Securing the Fortress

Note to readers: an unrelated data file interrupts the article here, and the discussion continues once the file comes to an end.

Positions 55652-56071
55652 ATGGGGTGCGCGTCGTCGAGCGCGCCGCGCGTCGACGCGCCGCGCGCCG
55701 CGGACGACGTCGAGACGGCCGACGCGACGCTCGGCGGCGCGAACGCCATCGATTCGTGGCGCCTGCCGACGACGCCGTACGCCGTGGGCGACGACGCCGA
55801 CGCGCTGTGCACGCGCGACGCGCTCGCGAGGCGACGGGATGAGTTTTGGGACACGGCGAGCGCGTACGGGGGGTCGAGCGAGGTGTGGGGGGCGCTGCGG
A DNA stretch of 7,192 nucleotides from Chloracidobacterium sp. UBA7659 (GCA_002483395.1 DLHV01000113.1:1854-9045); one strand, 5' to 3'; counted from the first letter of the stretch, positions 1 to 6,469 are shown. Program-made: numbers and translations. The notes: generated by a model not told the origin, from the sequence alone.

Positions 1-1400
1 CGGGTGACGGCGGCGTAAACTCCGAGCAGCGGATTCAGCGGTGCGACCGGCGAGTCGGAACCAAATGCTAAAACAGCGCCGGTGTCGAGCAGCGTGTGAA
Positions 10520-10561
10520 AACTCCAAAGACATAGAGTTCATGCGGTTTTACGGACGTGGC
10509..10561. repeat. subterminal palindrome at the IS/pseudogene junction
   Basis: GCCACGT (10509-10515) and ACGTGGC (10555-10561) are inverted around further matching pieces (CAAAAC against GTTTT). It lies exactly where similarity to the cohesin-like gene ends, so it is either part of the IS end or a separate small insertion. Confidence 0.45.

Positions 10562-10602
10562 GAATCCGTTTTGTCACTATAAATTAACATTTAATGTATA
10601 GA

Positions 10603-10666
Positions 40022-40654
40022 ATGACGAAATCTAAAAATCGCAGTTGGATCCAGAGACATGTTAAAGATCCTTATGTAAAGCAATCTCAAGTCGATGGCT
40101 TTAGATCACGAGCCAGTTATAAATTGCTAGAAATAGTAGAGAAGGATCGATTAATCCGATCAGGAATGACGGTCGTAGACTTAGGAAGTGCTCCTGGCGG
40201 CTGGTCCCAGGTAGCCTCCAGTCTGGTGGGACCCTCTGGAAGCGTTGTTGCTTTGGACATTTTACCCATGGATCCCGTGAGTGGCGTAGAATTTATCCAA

This is all said in an effort to see things from the class perspective of the patriotic, well-coiffed, ever-richer ruling class and its management/policy-making strata. I do not mean in any way to trivialize the radical barbarity of the politics the Trump-Pence regime promised and has delivered. Their attempted defense against their high-level enemies has been, predictably, to double down on everything they were really promising to those who didn’t believe the MAGA stuff. They have allied symbiotically with the worst avatars of imperial adventurism (first a set of mad-dog generals, and when those crapped out, now the retread war criminals of earlier presidencies); the most piratical and cannibalistic segments of the ruling class (with many of this type directly holding cabinet as well as kitchen advisor positions); the worst lords of war among the Empire’s accustomed foreign henchcountries; and the most aggressive elements of the real Deep State, which still resides in redoubts like Langley and its Foggy Bottom colony and currently has an unlikely chieftain in Pompeo Maximus (thanks for that, St. Clair), and which must suffer the Mini-Bolton as its not very Brzezinskian frontman. (I don’t think the Dulles brothers would have seen that coming. And there is no magisterial McCloy or Rockefeller figure able to smooth the way to a ruling-class consensus behind the scenes. I mean, who can do that? Bloomberg? Gates and Buffett? Bezos?!) An essential element was to quickly secure payoffs to the corporations, the rich, and the Pentagon in the form of the audacious tax cut for the 0.1% and the new-record military budgets, which remain the two major legislative achievements of this period. Otherwise, Trump has continued applying everything he learned as a TV and professional wrestling performer in his own defense, committing possible obstruction of justice by the tweet but understanding that red meat for his base is far more important to his survival.